This Day in Failure: January 25

2006: A visitor to Fitzwilliam Museum in Cambridge, England, shatters three Qing dynasty Chinese vases when he trips on his shoelace, falls down a staircase, and brings the vases crashing to the floor. The three vases dated from the late 17th or early 18th century and were among the museum’s best-known artifacts.

2003: U.S. skier Daron Rahlves, 30, wins the legendary Hahnenkamm Downhill in Kitzbühel, Austria—a race considered to be the most dangerous and prestigious downhill on the World Cup circuit. The day of Rahlves’ victory is dubbed Black Saturday by the local media, as Austrians typically dominate the event and consider winning it to be a national right.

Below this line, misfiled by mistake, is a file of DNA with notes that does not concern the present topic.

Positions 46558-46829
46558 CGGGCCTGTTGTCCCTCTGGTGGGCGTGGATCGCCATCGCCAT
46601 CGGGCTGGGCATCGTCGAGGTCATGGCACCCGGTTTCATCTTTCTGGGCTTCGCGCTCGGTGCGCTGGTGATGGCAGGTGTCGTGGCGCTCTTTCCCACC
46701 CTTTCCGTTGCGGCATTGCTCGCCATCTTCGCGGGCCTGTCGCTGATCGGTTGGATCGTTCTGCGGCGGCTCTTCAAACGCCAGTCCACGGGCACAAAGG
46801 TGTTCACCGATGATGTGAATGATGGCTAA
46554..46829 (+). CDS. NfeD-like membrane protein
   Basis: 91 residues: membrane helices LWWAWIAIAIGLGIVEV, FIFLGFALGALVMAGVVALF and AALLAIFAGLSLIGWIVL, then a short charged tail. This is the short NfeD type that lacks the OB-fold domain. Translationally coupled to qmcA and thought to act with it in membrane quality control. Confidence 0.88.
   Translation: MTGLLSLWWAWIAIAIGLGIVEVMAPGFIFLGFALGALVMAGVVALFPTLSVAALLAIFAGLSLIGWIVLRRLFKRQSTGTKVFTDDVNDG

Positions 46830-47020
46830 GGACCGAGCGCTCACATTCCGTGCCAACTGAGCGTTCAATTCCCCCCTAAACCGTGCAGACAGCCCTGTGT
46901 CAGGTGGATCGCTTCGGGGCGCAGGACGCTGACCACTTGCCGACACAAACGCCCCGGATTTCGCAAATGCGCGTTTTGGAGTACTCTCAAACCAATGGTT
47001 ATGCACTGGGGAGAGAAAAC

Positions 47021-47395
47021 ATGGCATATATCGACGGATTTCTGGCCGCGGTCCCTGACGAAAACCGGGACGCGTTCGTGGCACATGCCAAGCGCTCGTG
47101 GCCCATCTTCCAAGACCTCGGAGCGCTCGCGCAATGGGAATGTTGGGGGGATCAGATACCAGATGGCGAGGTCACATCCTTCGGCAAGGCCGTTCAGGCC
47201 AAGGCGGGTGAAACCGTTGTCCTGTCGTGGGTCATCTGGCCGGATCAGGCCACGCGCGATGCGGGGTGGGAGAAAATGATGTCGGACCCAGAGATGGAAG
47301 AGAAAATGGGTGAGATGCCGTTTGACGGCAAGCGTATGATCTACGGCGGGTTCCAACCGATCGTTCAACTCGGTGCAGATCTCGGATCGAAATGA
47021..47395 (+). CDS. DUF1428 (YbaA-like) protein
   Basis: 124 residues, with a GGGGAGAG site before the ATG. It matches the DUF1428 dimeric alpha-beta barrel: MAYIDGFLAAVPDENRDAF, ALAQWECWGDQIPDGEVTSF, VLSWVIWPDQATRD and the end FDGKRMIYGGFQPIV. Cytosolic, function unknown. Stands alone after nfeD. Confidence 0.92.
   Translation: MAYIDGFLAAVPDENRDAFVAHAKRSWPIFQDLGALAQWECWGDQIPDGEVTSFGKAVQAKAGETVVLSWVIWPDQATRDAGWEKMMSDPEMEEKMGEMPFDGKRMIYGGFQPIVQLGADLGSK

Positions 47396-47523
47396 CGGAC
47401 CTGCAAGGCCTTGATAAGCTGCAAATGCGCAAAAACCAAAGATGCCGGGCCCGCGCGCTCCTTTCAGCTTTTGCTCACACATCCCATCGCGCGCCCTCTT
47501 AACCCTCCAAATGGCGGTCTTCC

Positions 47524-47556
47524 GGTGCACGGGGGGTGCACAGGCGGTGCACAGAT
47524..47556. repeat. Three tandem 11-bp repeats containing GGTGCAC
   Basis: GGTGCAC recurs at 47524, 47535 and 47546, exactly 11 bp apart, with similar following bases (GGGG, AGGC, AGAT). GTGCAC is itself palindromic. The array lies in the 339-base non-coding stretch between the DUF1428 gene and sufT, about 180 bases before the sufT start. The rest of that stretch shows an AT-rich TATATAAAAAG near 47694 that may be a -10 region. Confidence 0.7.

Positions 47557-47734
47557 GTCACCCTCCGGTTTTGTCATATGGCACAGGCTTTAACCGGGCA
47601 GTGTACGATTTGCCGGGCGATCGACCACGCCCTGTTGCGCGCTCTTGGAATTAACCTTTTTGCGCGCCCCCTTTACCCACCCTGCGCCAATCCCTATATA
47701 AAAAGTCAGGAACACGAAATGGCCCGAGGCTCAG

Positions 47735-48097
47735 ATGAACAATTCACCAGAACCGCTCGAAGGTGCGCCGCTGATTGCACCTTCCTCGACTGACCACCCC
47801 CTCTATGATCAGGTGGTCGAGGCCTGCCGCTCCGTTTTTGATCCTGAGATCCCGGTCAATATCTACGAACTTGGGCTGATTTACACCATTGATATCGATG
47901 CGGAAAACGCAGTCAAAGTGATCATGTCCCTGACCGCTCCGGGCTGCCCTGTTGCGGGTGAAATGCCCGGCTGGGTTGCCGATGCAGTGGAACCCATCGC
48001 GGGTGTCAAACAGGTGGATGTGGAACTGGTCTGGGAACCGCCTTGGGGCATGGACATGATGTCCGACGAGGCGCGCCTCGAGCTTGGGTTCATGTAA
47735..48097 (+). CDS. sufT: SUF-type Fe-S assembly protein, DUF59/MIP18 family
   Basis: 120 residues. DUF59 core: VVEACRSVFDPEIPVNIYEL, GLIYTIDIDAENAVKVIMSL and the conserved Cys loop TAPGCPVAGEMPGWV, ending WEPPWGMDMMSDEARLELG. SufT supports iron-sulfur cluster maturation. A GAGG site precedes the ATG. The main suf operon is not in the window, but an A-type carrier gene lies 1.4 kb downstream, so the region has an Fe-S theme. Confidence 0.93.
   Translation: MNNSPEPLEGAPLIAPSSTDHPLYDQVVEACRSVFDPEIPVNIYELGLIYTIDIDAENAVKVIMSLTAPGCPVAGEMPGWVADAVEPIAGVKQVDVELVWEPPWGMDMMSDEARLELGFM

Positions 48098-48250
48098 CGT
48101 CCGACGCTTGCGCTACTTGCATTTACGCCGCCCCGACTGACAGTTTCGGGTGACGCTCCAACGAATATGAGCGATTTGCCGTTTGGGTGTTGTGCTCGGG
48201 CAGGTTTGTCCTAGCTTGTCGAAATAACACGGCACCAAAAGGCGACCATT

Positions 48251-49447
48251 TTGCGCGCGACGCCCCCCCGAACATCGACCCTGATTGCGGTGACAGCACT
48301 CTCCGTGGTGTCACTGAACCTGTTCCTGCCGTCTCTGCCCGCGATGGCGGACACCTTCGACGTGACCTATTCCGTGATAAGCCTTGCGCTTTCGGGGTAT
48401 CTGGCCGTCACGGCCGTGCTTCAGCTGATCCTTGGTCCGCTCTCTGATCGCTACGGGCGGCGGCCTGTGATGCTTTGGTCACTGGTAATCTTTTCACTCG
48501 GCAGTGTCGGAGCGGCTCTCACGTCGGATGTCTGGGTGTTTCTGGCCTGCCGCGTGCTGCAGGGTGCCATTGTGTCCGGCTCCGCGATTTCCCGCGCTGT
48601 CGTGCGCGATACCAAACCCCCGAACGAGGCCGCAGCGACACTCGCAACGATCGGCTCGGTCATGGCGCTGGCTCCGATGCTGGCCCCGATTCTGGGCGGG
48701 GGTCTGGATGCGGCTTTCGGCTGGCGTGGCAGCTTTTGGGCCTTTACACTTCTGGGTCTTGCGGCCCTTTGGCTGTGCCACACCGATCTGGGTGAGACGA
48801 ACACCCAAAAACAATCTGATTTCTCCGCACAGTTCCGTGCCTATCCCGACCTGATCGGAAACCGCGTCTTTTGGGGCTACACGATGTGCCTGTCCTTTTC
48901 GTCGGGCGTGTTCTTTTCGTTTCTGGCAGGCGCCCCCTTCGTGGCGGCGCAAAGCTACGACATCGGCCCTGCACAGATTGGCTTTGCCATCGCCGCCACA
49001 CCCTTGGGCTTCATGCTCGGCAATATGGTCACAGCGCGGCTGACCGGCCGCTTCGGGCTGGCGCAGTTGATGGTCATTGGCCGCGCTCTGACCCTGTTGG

1995: Russian commanders mistake a Norwegian scientific experiment for a surprise nuclear attack when early-warning defense radar detects an unexpected missle launch from Norway. Nuclear suitcases carried by Boris Yeltsin are activated before it’s determined that the incident is not a surprise attack by Western nuclear submarines but a pre-announced experiment. It’s later discovered that the Russian Defense Ministry had received the warning but failed to inform the military commander on duty.